7.York is very well connected by rail, being on the East Coast Main Line railway. The journey to London takes less than two hours and there are up to 35 daily trains – a small but significant number of commuters commute to London on a daily basis. There are several trains per hour north to Newcastle and Edinburgh and west to Leeds, Manchester and Manchester Airport.
8.York is home to two universities which together have around 22,000 students. The University of York is based on its own purpose built campus at Heslington and has around 15,000 students. The university is particularly highly regarded worldwide for its research activities.
9.The historic walled city centre of York means very little new development can take place in the city centre. Over the last 30 years most new housing, industrial and commercial development has taken place on Greenfield sites on the edge of the city, especially to the north in locations such as Clifton Moor and Monks Cross.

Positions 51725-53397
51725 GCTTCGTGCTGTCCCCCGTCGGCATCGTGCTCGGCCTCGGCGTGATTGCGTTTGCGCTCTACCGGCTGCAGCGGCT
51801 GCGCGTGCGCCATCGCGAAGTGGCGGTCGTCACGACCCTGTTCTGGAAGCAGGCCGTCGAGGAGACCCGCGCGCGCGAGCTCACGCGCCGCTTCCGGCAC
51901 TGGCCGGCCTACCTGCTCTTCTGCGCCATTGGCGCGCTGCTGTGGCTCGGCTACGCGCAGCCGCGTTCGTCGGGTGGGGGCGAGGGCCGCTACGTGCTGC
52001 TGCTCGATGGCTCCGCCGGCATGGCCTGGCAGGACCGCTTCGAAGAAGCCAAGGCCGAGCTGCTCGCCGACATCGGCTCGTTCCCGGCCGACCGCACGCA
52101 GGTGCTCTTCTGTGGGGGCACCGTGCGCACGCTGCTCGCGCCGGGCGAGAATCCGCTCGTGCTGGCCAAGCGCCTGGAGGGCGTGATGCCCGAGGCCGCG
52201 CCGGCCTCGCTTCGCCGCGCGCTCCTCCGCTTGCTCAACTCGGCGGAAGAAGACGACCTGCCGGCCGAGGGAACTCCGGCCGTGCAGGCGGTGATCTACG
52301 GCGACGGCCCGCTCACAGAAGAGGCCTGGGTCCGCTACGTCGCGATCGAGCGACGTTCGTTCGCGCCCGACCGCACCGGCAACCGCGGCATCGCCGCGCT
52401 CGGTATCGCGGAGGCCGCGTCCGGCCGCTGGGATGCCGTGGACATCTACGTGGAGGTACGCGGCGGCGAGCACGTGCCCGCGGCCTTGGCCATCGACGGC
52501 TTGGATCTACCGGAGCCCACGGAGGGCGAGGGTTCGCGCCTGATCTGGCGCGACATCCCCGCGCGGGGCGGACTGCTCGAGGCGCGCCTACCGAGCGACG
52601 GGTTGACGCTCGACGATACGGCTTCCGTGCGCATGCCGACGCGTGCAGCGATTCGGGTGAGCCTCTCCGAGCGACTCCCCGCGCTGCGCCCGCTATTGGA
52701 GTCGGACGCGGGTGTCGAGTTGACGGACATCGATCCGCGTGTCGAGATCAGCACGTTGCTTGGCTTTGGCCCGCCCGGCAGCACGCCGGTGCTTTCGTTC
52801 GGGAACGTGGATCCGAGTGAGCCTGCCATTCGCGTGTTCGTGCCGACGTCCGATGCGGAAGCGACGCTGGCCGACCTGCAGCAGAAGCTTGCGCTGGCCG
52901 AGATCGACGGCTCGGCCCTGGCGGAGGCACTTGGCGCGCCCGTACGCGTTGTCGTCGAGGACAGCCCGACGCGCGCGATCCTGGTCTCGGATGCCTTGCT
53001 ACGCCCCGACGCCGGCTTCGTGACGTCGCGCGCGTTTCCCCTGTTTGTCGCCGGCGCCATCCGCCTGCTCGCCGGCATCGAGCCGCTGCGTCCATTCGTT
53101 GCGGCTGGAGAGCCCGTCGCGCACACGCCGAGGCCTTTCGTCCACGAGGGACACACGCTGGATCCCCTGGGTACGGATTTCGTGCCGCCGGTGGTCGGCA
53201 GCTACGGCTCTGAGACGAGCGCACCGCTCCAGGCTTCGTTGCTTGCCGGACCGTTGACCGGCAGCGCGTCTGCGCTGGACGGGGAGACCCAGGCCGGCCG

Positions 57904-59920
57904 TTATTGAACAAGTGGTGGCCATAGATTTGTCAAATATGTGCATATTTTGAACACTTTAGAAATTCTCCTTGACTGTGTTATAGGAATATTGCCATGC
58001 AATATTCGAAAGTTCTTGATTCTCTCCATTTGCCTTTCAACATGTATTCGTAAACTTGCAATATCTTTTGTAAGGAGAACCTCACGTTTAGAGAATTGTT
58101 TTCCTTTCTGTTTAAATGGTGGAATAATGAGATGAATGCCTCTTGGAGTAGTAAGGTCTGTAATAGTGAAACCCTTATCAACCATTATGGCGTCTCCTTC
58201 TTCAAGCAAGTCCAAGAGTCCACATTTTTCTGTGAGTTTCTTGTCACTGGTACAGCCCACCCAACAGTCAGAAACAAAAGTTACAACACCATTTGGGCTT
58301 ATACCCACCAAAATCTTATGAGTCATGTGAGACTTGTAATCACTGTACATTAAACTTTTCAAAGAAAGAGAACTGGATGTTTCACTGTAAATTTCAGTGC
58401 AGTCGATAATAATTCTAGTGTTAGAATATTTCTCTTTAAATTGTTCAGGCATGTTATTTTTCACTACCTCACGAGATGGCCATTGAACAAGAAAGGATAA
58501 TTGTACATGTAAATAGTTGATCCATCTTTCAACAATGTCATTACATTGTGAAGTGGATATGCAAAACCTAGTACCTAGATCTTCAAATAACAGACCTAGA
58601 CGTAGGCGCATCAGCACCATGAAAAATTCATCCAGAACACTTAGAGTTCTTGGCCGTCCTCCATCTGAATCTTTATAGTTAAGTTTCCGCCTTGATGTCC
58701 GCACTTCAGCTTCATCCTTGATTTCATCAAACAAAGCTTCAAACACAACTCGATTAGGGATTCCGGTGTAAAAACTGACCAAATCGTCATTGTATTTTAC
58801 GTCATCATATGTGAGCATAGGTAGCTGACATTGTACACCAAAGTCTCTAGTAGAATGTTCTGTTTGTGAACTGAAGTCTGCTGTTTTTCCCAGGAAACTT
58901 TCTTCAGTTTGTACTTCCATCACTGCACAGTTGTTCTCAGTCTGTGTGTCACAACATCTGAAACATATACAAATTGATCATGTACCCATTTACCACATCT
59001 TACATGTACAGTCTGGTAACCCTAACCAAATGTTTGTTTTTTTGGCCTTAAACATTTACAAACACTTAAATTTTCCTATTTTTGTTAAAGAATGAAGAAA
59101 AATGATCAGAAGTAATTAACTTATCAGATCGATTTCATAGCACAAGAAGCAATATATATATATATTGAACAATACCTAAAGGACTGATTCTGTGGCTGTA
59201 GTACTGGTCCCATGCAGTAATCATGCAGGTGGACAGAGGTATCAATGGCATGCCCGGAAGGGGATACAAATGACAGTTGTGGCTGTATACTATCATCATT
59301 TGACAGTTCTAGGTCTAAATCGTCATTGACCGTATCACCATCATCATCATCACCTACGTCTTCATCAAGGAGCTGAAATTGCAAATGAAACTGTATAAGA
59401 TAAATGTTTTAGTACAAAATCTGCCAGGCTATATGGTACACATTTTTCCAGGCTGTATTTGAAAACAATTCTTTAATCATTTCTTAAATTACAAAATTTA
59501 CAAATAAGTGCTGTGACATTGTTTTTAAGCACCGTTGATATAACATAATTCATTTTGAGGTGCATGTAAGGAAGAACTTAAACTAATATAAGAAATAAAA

10.The current average property price in the City of York is £205,140 according to Land Registry figures. This is substantially higher than the average for Yorkshire and the Humber as a whole at £124,473. However, it still appears good value when compared to similar, desirable residential areas such as north of Leeds and Harrogate where average prices are approaching circa £300,000.
11.York is regarded as having a severe and growing housing shortage, particularly of affordable accommodation, meaning that there is a high demand for rented accommodation. For example, a Centre for Cities report said the total amount of housing in York rose by just 0.1% in 2012/13 or just 100 units – 86,800 homes compared to 86,900. That put it in 63rd place in a league table of 64 cities in the UK, behind only Dundee which actually lost housing units.
Housing affordability here is lower than the national average, with the cost of an average property being estimated at 8.5 times average annual income. Local press reports suggest that many lower paid workers are now unable to afford to live in the city with an increasing number commuting in from cheaper locations in the region including Leeds, Selby and Hull.